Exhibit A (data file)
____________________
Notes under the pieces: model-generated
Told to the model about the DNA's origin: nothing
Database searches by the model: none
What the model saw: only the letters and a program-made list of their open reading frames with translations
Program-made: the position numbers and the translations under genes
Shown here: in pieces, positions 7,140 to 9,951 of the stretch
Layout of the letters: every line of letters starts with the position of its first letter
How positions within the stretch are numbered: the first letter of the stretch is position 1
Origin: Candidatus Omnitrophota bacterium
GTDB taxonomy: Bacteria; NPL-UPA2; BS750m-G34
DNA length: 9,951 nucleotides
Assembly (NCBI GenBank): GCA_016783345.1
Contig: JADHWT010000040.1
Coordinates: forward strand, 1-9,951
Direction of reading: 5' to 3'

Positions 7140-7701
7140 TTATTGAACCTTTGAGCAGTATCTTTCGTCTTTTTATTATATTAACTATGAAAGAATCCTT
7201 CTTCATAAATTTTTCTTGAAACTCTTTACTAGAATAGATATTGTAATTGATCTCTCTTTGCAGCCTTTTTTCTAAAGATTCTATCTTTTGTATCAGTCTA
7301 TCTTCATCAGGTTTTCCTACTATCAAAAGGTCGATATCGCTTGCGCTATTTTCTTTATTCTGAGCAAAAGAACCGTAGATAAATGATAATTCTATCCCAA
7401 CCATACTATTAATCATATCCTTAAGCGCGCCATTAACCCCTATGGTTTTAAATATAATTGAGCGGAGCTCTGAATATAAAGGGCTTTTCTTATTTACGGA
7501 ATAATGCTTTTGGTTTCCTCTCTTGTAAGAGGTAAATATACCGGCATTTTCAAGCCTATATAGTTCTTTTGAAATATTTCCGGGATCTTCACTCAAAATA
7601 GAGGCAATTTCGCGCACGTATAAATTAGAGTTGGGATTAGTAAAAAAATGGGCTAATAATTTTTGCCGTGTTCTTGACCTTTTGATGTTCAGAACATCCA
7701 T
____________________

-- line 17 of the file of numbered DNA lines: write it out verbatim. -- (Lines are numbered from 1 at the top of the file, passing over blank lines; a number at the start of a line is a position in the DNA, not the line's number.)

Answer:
7140 TTATTGAACCTTTGAGCAGTATCTTTCGTCTTTTTATTATATTAACTATGAAAGAATCCTT